History

November 2015 will be the centenary of when the Imperial Trans-Antarctic Expedition should have reached the South Pole.

Better known as Shackleton's ' Endurance' expedition, it is an inspiring story of adventure and survival. In August 1914, on the eve of the outbreak of the First World War, Sir Ernest Shackleton and a crew of twenty seven men set sail for the Antarctic. The aim was to acheive the first crossing of  this largely unknown continent. Disaster struck though in January 1915 when Endurance became trapped fast in the pack ice en route to the start point. As a result, the ship drifted with the ice for ten months before she finally sank, leaving the crew shipwrecked. The entire company spent the winter on the ice before escaping to Elephant Island in the lifeboats they had salvaged from their doomed ship. In April 1916, six of the party, led by Sir Earnest Shackleton, then sailed 1450Km, in one of the life boats, the James Caird, across some of the most treacherous seas in the world, to the island of South Georgia. Arriving in May 1916, three of the boat party, Shackleton, Crean and Worsley, then made the first major trek across this mountainous island to raise the alarm at the whaling station of Stromness. In August 1916, the fourth attempt at relieving their twenty two crew mates left stranded on Elephant Island finally proved successful. It had been 20 months since Endurance had first become stuck in the ice.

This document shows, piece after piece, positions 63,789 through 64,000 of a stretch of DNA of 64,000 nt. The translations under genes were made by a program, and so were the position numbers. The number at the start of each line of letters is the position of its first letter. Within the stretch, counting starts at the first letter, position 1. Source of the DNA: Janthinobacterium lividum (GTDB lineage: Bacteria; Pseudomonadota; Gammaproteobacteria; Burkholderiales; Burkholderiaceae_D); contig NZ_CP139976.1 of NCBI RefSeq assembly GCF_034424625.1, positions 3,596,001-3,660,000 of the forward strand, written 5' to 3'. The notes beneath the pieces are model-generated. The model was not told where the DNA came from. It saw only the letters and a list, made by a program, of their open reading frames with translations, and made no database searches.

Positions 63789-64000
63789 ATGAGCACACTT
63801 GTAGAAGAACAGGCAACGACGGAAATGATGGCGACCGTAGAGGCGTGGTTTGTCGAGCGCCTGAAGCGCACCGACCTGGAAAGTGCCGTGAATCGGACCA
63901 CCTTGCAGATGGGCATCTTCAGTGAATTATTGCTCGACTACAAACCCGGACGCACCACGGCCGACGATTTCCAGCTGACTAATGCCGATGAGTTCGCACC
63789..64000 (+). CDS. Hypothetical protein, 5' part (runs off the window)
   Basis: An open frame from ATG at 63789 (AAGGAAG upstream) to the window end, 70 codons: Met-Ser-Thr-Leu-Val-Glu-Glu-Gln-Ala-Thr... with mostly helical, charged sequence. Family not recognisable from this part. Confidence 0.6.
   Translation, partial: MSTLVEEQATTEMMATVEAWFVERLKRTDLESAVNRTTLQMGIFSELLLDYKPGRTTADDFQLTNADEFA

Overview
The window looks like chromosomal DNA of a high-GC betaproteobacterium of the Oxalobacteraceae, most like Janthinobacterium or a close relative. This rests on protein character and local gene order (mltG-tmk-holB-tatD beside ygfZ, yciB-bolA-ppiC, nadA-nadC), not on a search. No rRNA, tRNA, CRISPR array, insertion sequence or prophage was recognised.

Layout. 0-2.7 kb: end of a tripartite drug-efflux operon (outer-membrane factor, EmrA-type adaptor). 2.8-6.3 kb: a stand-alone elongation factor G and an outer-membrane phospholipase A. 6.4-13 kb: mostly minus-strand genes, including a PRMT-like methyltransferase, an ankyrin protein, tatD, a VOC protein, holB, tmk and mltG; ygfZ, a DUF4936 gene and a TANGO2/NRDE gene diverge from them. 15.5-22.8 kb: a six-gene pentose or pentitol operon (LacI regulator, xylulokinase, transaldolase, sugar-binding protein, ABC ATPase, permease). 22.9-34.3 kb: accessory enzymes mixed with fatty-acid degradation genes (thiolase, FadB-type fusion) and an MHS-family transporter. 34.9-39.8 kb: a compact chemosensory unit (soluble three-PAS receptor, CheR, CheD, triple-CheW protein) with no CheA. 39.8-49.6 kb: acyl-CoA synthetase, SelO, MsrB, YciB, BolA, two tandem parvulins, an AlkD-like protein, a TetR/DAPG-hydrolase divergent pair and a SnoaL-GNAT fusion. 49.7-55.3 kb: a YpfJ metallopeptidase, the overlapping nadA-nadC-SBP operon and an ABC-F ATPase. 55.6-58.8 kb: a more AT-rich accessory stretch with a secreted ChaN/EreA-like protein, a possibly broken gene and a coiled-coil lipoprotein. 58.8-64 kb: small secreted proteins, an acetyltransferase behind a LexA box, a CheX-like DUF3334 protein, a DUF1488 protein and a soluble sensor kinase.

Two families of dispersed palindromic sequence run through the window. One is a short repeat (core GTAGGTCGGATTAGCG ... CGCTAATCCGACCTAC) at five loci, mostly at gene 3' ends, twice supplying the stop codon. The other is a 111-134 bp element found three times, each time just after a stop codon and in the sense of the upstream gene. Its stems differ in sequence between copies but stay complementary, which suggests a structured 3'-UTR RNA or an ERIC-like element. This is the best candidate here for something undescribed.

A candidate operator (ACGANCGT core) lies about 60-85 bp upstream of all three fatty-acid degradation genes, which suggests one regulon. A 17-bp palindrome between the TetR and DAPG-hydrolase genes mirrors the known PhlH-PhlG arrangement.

Born in Glasgow in 1889, and a student at St. Johns College, Cambridge, James Wordie was the Endurance's geologist. He was one of the party marooned for five months on Elephant Island. After this life-changing adventure, he went on, amongst other things, to serve in the First World War ( and was wounded whilst doing so), become President of the Royal Geographical Society, Chair of the Scott Polar Research Institute, Chairman of the British Mountaineering Council, and Master of his old College. Sir James Wordie died in 1962.

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